Girls in our culture today suffer from a variety of very dangerous maladies including depression, poor self-image, and eating disorders to name a few. One issue that catches many parents off guard is the phenomena of self-harm, such as cutting. Since fathers are a strong key to a young woman’s self-image and self-esteem, this is an issue dads should be aware of and prepared to take action against.
Cutting is a form of self-harm where a person (typically an adolescent girl) cuts their skin as a way to cope with the pain of strong emotions, intense pressure, or upsetting relationship problems. Reportedly, the act of cutting the skin until it bleeds releases endorphins that make the person feel better. Cutting is not a suicide attempt but is a coping strategy to alleviate emotional pain and trauma. Cutting is often performed with a razor blade or knife and is kept secret, usually done on the arms, legs, or torso—areas that are easily covered with clothing. The problem is particularly common among young girls ages nine to fourteen. Between 13 percent and 23 percent of US teens have reported intentional self-injury.
In the novel Suspect, here’s how one woman described the peace and calm she felt after cutting herself: “I had found something I could control . . . I could decide how many times I cut, how deep I would go. I liked the pain. I craved the pain. I deserved it.”
Kids who self-harm often have other issues. They may have experienced others traumas in their life. Dr. Wendy Lader, clinical director for SAFE Alternatives, says, “They may have a history of sexual, physical, or verbal abuse. Many are sensitive, perfectionists, overachievers. The self-injury begins as a defense against what’s going on in their family, in their lives. They have failed in one area of their lives, so this is a way to get control.”
What to Watch For:
David Rosen, MD, provides clues that self-harm is occurring:
Small, linear cuts. “The most typical cuts are very linear, straight line, often parallel like railroad ties carved into forearm, the upper arm, sometimes the legs. Some people cut words into themselves. If they’re having body image issues, they may cut the word ‘fat.’ If they’re having trouble at school, it may be ‘stupid,’ ‘loser,’ ‘failure,’ or a big ‘L.’ Those are the things we see pretty regularly.”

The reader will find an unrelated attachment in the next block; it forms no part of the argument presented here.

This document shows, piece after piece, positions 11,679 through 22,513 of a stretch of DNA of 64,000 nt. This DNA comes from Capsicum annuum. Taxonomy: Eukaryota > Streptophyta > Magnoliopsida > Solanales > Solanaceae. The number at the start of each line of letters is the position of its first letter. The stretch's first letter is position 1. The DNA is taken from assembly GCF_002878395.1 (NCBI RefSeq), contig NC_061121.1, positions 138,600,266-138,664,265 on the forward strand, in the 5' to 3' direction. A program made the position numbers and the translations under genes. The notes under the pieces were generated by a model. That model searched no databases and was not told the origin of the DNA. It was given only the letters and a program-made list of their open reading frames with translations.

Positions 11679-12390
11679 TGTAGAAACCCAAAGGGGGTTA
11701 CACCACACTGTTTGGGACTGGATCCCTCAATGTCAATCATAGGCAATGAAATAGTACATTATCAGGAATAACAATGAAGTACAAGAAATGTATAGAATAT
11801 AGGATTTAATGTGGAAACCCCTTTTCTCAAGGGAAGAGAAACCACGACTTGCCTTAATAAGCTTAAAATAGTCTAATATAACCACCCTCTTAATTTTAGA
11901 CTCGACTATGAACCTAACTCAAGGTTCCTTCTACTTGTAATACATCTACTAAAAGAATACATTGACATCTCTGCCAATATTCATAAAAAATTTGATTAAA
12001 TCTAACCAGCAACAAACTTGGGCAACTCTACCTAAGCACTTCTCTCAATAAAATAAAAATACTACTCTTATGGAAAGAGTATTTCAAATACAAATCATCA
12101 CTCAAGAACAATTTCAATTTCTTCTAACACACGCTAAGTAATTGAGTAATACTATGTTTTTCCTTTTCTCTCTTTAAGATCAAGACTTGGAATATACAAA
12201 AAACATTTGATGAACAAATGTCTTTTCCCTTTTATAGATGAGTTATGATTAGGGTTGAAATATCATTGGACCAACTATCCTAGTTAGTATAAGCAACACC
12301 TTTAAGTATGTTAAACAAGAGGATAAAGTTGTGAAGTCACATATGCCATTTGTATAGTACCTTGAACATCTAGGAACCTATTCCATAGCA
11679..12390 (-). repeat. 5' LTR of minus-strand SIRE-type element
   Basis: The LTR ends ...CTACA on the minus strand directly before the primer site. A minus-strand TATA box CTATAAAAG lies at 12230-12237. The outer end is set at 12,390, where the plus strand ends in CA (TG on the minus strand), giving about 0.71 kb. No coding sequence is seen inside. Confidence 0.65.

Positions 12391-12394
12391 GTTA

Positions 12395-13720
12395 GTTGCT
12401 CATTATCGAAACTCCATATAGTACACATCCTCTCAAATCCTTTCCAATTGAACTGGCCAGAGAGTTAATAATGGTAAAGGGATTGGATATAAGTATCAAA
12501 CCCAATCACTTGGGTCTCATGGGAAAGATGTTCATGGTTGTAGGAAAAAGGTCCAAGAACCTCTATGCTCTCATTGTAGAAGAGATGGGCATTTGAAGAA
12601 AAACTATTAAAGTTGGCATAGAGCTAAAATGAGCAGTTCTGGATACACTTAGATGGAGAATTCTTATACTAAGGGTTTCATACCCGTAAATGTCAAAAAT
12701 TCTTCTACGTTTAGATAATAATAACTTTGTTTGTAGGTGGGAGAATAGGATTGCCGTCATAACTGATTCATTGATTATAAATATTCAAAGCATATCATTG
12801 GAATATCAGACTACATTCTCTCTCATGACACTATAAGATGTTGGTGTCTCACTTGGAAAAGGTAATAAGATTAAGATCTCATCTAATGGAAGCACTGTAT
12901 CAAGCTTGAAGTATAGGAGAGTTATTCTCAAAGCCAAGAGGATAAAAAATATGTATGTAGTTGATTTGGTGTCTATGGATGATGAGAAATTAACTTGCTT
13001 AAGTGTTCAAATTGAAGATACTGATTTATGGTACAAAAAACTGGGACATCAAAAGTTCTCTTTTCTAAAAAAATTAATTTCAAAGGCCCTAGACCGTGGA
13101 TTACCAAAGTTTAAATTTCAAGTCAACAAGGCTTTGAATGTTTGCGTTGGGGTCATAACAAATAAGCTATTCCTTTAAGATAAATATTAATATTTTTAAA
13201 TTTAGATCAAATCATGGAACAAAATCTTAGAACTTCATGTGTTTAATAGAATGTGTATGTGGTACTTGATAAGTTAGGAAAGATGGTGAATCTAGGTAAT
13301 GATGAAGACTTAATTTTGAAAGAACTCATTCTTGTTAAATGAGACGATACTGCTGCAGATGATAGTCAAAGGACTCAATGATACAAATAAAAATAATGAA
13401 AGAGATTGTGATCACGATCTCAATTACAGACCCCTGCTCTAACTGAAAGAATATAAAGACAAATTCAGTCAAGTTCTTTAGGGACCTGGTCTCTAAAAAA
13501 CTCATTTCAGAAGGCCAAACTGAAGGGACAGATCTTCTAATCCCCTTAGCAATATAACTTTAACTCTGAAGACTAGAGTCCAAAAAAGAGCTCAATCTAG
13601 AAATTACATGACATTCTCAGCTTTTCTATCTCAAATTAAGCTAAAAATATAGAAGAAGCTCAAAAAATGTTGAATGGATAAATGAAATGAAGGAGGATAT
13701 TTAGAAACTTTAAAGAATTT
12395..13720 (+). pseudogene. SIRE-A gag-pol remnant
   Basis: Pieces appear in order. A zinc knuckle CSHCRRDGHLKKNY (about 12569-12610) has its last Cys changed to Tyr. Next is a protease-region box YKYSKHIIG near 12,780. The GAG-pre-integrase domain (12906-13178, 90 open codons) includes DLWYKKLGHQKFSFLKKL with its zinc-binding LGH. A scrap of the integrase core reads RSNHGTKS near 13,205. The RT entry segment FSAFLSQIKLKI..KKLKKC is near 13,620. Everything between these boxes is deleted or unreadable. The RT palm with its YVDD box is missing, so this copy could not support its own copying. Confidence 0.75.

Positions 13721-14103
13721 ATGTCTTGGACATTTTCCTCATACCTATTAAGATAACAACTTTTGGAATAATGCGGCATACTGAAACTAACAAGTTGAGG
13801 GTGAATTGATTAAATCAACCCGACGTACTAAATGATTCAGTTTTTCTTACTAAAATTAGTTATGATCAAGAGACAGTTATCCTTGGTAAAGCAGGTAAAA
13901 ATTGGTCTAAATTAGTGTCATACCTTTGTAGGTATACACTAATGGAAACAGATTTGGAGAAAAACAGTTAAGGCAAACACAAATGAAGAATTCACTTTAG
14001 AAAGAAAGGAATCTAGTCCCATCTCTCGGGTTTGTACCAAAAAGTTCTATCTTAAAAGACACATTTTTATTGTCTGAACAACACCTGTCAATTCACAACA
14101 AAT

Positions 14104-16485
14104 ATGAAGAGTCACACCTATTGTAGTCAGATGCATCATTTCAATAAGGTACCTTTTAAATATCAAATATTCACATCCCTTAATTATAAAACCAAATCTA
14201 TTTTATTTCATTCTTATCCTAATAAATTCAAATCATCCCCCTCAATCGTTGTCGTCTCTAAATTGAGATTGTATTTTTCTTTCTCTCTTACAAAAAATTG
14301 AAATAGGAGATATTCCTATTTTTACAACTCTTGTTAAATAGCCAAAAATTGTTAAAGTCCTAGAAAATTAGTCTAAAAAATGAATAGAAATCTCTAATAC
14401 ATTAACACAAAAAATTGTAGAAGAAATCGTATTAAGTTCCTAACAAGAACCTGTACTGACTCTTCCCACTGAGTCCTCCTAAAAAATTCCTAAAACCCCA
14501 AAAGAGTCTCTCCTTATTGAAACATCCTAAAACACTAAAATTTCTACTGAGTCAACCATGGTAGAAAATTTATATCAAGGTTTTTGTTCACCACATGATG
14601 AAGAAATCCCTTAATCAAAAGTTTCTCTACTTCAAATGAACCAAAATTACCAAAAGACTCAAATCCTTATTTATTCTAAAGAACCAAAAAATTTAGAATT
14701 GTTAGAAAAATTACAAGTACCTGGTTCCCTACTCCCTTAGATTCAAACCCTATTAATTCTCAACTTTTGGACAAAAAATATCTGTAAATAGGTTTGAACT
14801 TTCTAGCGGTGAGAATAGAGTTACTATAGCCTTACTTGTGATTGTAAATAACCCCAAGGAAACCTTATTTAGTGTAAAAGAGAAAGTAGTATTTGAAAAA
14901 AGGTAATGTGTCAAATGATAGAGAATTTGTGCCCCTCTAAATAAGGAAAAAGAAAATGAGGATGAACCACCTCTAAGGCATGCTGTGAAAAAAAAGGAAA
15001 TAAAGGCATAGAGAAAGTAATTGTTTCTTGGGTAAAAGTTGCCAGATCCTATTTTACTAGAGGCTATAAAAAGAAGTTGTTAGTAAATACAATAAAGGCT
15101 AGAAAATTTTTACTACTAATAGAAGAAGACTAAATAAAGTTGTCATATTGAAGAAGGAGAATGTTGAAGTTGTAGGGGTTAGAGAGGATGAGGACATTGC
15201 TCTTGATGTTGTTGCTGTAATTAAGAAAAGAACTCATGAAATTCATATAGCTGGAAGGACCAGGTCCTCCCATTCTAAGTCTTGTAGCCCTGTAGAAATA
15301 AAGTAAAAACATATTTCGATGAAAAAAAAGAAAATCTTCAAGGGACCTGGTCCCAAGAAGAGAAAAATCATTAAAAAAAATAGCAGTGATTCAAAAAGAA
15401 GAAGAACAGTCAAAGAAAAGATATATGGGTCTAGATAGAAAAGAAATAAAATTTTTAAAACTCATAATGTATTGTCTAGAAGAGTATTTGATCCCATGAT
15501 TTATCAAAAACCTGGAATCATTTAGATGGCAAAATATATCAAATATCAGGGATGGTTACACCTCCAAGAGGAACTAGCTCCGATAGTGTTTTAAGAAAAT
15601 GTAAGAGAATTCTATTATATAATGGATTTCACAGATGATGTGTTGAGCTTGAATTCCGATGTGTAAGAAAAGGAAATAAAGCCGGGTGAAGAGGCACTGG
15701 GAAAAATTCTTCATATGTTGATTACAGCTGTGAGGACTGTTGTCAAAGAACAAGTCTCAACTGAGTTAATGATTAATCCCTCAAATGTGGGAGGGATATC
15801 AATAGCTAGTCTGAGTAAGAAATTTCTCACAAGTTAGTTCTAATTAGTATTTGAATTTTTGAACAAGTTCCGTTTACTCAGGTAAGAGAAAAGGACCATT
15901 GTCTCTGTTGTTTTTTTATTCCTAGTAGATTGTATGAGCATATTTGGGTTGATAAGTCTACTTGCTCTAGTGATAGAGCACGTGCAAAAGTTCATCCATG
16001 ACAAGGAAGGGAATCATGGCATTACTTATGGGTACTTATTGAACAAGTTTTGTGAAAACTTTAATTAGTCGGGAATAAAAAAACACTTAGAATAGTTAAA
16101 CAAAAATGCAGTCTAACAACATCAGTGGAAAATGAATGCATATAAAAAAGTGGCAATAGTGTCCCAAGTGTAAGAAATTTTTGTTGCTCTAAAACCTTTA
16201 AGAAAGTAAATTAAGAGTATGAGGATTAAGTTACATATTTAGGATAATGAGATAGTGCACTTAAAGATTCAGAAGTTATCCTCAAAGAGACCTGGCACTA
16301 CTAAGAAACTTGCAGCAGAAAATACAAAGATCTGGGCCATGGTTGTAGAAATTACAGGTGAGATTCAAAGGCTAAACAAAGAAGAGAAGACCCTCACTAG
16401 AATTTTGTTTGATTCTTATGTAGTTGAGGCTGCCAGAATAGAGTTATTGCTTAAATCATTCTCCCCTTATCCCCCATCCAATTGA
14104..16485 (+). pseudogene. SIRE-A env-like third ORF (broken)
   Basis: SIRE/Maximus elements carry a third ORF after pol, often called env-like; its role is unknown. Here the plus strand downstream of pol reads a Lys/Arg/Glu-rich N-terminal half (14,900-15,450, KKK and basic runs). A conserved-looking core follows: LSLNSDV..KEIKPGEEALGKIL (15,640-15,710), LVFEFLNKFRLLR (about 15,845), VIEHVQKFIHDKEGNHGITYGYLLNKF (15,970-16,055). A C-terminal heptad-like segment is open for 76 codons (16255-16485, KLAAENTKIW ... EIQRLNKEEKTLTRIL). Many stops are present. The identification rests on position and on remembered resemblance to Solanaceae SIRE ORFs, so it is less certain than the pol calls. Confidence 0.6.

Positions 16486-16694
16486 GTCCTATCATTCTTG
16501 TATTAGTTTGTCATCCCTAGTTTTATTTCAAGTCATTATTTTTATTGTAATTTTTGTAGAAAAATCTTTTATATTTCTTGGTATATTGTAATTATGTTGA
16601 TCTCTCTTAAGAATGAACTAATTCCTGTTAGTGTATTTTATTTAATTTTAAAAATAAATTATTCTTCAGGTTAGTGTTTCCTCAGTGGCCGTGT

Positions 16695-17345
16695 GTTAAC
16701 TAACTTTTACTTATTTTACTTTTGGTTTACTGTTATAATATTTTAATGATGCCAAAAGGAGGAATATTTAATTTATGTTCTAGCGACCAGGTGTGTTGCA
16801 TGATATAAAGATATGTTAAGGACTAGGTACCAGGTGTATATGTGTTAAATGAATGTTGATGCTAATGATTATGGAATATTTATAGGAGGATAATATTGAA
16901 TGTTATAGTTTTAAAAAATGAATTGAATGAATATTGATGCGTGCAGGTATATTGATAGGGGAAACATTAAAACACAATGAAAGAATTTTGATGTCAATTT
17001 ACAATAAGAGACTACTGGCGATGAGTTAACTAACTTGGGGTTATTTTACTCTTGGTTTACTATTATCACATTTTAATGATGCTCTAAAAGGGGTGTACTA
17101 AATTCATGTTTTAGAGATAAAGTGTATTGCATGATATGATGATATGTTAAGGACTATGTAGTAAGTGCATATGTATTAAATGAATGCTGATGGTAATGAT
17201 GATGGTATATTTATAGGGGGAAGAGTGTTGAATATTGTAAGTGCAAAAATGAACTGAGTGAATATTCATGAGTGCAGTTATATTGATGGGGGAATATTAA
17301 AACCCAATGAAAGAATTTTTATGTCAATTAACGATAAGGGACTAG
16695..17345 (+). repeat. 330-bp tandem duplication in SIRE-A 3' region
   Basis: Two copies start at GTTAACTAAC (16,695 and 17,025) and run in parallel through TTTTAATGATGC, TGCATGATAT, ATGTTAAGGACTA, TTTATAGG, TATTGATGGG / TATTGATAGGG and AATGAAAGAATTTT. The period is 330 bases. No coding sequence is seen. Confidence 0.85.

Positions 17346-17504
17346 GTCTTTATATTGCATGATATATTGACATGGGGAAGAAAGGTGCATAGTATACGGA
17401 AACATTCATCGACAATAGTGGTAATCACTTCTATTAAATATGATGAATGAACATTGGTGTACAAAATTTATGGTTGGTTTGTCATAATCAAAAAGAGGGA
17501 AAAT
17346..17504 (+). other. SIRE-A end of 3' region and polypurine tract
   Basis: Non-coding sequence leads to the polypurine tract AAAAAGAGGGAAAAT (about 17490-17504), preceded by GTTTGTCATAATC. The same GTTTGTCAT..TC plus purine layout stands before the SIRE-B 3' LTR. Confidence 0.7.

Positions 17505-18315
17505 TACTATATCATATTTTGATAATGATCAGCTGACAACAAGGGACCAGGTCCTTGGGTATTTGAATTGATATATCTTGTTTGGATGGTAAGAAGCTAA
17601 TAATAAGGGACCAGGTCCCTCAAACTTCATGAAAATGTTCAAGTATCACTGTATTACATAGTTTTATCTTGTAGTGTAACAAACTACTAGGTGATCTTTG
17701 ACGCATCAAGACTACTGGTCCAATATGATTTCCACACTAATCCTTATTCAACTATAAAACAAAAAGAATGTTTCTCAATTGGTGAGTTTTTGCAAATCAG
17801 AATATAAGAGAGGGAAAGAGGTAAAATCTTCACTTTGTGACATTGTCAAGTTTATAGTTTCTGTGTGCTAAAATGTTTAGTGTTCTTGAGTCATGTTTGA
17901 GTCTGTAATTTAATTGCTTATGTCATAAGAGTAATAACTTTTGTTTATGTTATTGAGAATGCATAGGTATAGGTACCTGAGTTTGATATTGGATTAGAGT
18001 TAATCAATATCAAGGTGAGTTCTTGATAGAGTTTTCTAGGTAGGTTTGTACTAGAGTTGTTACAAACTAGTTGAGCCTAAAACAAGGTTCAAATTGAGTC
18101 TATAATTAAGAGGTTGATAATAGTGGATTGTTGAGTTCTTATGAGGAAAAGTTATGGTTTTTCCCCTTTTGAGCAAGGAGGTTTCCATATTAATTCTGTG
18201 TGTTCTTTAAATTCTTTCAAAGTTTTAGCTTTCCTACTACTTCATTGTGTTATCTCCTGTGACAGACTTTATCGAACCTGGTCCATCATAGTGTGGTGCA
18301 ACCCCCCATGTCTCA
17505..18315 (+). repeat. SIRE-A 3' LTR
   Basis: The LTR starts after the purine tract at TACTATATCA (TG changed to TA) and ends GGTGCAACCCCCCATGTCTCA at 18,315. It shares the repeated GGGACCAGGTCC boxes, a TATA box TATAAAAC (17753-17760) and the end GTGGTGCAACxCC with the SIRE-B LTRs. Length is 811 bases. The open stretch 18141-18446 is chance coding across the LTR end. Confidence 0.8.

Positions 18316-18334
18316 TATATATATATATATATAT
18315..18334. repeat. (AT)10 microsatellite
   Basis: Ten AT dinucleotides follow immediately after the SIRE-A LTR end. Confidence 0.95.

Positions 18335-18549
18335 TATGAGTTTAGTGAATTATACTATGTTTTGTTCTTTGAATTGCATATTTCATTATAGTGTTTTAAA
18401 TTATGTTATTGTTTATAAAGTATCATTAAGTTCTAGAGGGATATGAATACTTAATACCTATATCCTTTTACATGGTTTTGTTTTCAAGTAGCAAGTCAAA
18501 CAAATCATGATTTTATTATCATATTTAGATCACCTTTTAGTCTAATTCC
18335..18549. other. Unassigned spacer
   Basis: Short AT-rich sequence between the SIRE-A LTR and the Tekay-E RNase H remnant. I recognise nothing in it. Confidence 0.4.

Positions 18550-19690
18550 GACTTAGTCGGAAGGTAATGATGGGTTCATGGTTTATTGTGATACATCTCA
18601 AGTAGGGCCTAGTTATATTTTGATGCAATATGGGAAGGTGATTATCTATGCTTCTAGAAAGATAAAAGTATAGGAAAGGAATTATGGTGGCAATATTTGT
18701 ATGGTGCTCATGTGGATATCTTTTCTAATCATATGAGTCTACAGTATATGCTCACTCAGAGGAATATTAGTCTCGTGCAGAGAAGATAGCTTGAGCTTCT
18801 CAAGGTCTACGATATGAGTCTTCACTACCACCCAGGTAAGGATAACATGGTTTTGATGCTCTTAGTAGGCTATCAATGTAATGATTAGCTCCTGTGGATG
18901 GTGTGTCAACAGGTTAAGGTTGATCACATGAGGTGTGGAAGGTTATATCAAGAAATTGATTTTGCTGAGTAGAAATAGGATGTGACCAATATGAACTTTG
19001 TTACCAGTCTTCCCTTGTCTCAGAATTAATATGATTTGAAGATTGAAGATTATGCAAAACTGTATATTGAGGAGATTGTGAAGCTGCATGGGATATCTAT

Unexplained cuts and scratches, particularly when they appear regularly. “I wish I had a nickel for every time someone says, ‘The cat did it,’” says Rosen. Mood changes like depression or anxiety, out-of-control behavior, changes in relationships communication, and school performance. Kids who are unable to manage day-to-day stresses of life are vulnerable to cutting.
For many kids, cutting is the result of a repressive home environment, where negative emotions are swept under the carpet, where feelings aren’t discussed. It’s a myth that this behavior is simply an attention-getter. Lader says, “There’s a [painkiller] effect that these kids get from self-harm. When they are in emotional pain, they literally won’t feel that pain as much when they do this to themselves.”
Some kids who self-injure are just regular kids going through the adolescent struggle for self-identity. They’re experimenting. My daughter went through a short period of time where the group she hung around with was cutting (we learned this from her school counselor). While I have no proof, I suspect she also experimented with this in order to be part of the group. We had several difficult discussions about this issue in which she denied participating. But my wife and I remained vigilant about looking for signs of this behavior and continued to talk with her about it. The thing I remember most about the experience is my feeling of helplessness and abject fear. I could protect her from bad people, but how could I protect her from internal “demons” that might tempt her to harm herself?
A new form of extreme self-harm has arisen called “self-embedding.” Self-embedding is where a person (typically an adolescent female) inserts objects made of glass, wood, metal, or other materials under their skin.
What should you do if you suspect your daughter is cutting? First of all, do not panic or become hysterical (and don’t let your wife either). Talk to your daughter openly but calmly about this issue. If this is an ongoing problem and not just a form of peer experimentation she may need immediate professional help. If not dealt with effectively, this issue can escalate and become serious and even life-threatening. Again, guys, don’t wait and hope this issue will go away by itself. Even though it may be frightening, you must provide the leadership to help protect your daughter from this dangerous activity.
Excerpted from Rick’s book, That’s My Girl: How a Father’s Love Protects and Empowers His Daughter, Revell Publishing, 2012.
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